Washington Pest Watch is a citizen science initiative led by agencies and universities at the front line in protecting our state’s natural resources and economy from invasive species.
You don’t have to be an entomologist or biologist to participate in the network; the majority of network members are everyday people who keep their eyes peeled for the signs and symptoms of high priority invasive species and report them to agencies to aid in detections and rapid response.
Just keep an eye out in your yard, your neighborhood, or when enjoying outdoor activities. Be aware and report what you spot—it’s simple and easy.
Why Become a First Detector?
Do you enjoy and appreciate Washington’s outdoors? Are you a hiker, hunter, or sport fisher? Do you take your family to our state and national parks and forests or other public spaces to picnic, camp, or boat? Do you or your friends have trees in your yards, gardens, or farms? If the answer to any of these questions is yes, you have a great reason to become a first detector.
We strive to offer a variety of training options to best fit the needs of our diverse network members. Options include in-person trainings, Webinars, and soon online on-demand trainings.
Our training network typically hosts between 5 and 15 in-person trainings at various locations across Washington State, led by experts from various state and federal agencies.
For those of you who can’t attend a training in person, you may join the network by participating in online trainings. We also will be offering supplemental focused trainings on future priority species and advanced detector topics such as invasive frog recognition, feral swine impacts and disease risk, and invasive species reporting for teachers.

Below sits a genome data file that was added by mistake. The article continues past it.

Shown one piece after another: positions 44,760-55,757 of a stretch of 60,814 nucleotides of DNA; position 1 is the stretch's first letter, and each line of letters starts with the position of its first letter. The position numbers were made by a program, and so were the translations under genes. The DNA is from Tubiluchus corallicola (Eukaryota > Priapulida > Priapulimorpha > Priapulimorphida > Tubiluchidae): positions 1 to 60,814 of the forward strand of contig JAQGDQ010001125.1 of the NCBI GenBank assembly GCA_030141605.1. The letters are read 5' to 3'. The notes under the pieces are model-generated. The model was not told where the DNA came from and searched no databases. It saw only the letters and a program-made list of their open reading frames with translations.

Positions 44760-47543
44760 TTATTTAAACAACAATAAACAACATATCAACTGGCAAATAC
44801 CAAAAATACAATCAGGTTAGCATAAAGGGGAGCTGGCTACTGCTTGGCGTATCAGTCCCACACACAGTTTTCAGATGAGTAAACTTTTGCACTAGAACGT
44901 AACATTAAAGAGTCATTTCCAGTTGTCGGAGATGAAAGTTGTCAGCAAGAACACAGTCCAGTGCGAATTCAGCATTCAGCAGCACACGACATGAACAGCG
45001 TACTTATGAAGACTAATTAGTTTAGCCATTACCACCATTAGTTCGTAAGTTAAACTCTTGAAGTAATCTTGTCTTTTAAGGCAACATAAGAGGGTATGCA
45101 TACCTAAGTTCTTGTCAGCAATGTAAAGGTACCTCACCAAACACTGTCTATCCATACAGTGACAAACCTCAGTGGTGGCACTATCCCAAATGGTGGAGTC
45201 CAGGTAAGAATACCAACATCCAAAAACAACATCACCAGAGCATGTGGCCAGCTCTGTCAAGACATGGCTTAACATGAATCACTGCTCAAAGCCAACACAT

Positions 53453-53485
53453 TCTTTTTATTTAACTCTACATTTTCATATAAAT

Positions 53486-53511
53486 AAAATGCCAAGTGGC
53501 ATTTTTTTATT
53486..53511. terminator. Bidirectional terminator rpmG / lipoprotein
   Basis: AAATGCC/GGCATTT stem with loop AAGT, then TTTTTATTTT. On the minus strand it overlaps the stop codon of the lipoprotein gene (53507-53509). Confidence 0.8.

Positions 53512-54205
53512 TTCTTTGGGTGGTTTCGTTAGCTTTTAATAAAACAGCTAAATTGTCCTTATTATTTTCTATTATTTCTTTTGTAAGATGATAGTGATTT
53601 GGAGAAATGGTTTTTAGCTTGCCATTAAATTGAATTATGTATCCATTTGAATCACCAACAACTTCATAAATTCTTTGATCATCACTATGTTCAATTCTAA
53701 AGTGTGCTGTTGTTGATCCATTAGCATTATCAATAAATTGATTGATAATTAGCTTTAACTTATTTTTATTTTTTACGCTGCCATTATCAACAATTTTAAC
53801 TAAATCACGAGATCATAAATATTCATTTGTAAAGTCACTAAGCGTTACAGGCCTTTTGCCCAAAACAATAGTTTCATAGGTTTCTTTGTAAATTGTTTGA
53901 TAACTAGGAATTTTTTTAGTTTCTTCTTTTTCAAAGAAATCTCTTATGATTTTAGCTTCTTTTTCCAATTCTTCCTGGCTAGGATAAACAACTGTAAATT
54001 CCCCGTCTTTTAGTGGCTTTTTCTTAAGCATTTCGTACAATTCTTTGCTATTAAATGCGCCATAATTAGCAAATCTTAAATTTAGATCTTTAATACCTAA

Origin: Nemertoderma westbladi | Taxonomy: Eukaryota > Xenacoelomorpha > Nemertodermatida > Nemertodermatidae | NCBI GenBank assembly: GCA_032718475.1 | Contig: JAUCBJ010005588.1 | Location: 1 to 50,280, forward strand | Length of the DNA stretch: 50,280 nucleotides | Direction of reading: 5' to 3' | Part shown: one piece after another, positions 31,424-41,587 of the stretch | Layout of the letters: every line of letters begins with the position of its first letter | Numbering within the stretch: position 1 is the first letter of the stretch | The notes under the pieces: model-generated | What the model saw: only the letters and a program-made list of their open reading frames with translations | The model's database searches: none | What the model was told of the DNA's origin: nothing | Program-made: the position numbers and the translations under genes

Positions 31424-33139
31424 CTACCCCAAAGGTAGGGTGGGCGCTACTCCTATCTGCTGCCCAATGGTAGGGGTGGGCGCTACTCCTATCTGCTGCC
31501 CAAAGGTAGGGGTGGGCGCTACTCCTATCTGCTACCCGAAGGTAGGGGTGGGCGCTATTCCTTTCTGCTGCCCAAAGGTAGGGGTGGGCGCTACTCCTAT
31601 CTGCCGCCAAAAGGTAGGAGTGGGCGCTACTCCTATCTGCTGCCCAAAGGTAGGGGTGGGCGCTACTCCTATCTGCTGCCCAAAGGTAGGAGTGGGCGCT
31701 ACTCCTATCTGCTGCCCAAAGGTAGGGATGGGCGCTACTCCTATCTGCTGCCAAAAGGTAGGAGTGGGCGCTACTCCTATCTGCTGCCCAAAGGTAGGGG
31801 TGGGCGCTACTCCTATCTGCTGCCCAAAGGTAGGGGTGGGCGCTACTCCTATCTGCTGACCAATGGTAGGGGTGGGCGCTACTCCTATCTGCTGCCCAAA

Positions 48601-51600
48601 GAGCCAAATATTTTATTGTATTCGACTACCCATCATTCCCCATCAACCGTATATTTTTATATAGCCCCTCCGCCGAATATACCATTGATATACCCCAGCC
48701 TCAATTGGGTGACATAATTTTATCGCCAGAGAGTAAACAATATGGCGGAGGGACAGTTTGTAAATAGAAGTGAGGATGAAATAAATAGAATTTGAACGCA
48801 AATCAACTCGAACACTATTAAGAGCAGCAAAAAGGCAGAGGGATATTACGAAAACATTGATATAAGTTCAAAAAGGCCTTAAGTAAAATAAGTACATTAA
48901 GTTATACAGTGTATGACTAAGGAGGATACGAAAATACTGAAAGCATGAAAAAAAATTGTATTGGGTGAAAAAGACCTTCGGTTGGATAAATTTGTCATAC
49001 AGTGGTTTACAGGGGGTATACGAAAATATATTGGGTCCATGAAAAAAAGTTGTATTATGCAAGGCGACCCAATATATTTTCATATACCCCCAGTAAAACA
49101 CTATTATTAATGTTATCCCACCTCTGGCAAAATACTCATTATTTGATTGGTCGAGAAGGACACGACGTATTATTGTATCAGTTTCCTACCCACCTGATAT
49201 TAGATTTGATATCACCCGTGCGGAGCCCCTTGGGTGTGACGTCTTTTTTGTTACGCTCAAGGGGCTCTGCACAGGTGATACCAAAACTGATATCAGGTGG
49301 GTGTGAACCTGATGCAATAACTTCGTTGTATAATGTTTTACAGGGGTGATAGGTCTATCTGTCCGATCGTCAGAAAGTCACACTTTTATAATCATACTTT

- Innovations in Invasive Species Management Training and Workshop
- December 10-12, 2019 – Coeur d’Alene, ID
Don’t see an upcoming training in your area? E-mail us to request a training for your community, Washington State University Master Gardener Chapter, or other group.
First Detector Resources
Presentations include attached scripts in the speaker’s notes and a space in the slide master for your own agency logo to be added (optional). They may be combined with presentations on other species to make a custom training event. The introductory presentations on invasive species and the Washington Invasive Species Council, Washington Pest Watch, and reporting also may be combined with the species presentations to make a complete training sequence.
|National Plant Diagnostic Network |
National Plant Diagnostic Network-National Program
|U.S. Department of Agriculture Animal and Plant Health Inspection Service Plant Protection and Quarantine and Wildlife Services||Washington State Department of Agriculture Plant Protection Division Pest Program|
|Washington State Department of Natural Resources Urban and Community Forestry Program||Washington State Noxious Weed Control Board||Washington State University Extension and Plant Pest Diagnostic Clinic|